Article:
I Like the Need for Speed While I Gran Turismo

George Atchison

Not every day do you make a judgment call that goes against everything that you have grown accustomed to believe and admire, especially in the racing game genre, yet two weeks ago I did and I’m going to share that experience with you.   Two games that I hold very dear to my memories is the first time putting in Gran Turismo in my PlayStation and the first time starting Need for Speed in MS-DOS.  Most everyone will recognize the box art above! Two totally different experiences, yet both equally as satisfying back then. For those of you that don’t remember the original Need for Speed on the PC, check out the intro video below and jump into some nostalgia.

(Gameplay @ 2:45 )

For me, other than Rad Racer on the NES System, this was my first experience with a PC racing game that absolutely had my jaw dropping at the time with my sweet S3Virge graphics card.  It wasn’t until many years later, I fell in love with Gran Turismo.  Over a period of time, racing games had come and gone, some good and some bad. The Need for Speed franchise had its share of epic releases and game-play such as NFS: Underground along with its hit sequel, but it also had its share of poorly designed and aesthetically displeasing games.  It was always a fight for my time and attention between Gran Turismo and Need for Speed , I would always compare them, usually ending up with Gran Turismo being the victor.  Most recently, with the decision to upgrade my racing experience with a full on racing setup, I yet again have been thrown into the Gran Turismo vs Need for Speed conundrum. This time I go through a dilemma that I know will be hard to prove to my fellow racing enthusiasts; how Need for Speed Shift 2 (on PC) dominates Gran Turismo 5 on (PS3) in almost every aspect.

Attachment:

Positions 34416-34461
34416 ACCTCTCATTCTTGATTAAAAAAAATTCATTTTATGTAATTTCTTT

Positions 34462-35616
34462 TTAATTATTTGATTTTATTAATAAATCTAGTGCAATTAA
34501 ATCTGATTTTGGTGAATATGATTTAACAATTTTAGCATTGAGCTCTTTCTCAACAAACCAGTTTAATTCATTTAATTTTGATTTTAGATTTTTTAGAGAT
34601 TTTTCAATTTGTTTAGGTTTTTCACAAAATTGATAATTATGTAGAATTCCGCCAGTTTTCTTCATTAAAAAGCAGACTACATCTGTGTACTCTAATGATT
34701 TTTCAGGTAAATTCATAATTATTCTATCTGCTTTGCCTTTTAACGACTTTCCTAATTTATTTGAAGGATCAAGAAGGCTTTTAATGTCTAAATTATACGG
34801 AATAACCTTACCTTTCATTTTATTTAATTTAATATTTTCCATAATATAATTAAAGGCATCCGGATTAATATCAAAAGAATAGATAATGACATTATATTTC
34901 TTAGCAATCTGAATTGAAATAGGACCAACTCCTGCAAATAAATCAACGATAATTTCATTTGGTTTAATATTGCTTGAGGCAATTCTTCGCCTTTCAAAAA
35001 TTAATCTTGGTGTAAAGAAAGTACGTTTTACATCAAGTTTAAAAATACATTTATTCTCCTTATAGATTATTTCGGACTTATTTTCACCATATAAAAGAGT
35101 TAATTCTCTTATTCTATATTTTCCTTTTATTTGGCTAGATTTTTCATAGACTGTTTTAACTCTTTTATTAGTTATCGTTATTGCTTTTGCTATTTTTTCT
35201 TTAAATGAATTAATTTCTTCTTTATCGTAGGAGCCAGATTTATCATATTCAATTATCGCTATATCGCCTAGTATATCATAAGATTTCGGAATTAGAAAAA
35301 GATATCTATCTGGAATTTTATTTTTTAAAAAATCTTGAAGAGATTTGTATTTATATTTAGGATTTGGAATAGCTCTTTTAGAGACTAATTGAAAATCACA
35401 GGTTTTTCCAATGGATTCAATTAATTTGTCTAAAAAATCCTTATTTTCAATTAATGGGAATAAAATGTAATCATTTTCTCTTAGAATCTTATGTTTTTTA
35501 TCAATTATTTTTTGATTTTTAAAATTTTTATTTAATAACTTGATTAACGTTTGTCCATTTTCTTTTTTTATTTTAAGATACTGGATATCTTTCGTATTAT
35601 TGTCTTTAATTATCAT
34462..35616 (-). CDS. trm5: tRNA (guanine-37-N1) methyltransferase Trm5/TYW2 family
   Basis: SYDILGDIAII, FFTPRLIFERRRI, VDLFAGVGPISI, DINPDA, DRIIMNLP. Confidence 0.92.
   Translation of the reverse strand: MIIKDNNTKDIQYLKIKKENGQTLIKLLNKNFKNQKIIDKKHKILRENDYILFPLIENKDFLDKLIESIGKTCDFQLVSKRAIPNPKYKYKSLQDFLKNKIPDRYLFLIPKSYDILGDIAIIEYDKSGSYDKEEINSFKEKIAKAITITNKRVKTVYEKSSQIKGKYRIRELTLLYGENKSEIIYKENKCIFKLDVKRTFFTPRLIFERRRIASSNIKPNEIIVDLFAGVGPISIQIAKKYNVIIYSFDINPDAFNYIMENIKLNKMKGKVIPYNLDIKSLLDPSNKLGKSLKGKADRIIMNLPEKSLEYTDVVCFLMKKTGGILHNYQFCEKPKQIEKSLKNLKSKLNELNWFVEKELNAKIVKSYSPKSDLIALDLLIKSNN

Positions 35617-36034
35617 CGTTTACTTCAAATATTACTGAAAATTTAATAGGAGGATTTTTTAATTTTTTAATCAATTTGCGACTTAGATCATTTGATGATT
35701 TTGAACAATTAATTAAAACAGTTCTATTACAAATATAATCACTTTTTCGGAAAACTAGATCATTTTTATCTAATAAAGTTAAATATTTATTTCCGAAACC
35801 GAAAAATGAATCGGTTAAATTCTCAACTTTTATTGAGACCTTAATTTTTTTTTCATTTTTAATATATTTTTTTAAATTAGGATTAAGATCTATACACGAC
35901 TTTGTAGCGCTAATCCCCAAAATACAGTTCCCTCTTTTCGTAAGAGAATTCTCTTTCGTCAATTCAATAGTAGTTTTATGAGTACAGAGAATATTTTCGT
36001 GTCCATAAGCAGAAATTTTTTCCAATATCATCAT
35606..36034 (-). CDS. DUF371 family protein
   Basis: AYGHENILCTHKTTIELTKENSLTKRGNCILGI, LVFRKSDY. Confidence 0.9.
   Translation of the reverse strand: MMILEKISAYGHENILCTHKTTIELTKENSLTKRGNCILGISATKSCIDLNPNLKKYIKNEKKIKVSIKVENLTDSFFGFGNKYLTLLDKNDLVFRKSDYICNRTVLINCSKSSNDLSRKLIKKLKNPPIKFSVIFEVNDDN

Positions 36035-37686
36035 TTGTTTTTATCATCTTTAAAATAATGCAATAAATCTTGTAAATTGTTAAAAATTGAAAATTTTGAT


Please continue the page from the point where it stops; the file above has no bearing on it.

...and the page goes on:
First, taking a look at both games, you tend to believe the notion that Gran Turismo games are more of the simulator style (hell it says it right on the cover of GT5) and Need for Speed games are arcade-ish, which typically holds true. However, I found out this is not the case with the two games.   Before people jump onto my case about how you can’t compare games on different platforms and “insert console vs. PC fighting words“,  personally I would expect a game that had a long development life cycle, countless delays, and hype beyond belief, would be absolutely nothing short of amazing.   A game like Need for Speed: Shift 2 Unleashed should easily lose against a titan in the industry such as the Gran Turismo franchise no matter what platform it rests on. Let’s be clear,  I am not comparing Shift 2 Unleashed on the PS3 (same with 360) because it is by far inferior in graphics, control, and input lag.   Most console players of the game already know what I am talking about in regards to that. Despite this, the PC playing community was blessed with patches and improvements shortly after game release that fixed almost every issue that the console players are still plagued with today.

Let’s take a look at the setup I am running for this comparison. In term’s of graphics and sound both GT5 and Shift 2 should be able to show off their finer points. In GT5s corner I am running Klipsch KF-28 dual floor standing speakers, Pioneer center channel, Pioneer Reciever, 50” Panasonic Plasma, MTX 12” down-firing sub woofer. For Shift 2 on the PC I am running a 46” Sony Bravia , Corsair 2.1 audio, and a custom-built PC running a GTX680 GPU with some other   hardware obviously. Rather than try to describe graphics, sound, physics in a wall of text, I have made this video to showcase what Im seeing in Shift 2 on PC with a G27 wheel since most players already know how GT5 looks/sounds/and feels with a controller. (despite the fact you can’t enjoy the full sound experience over Youtube). Please make sure to watch in HD and turn the volume up.)

(Recording myself playing a quick run in Shift 2 with the Logitech G27 and Evolution Playseat)

(Below shows another Youtuber displaying the graphical differences in GT5 and Shift 2 on console)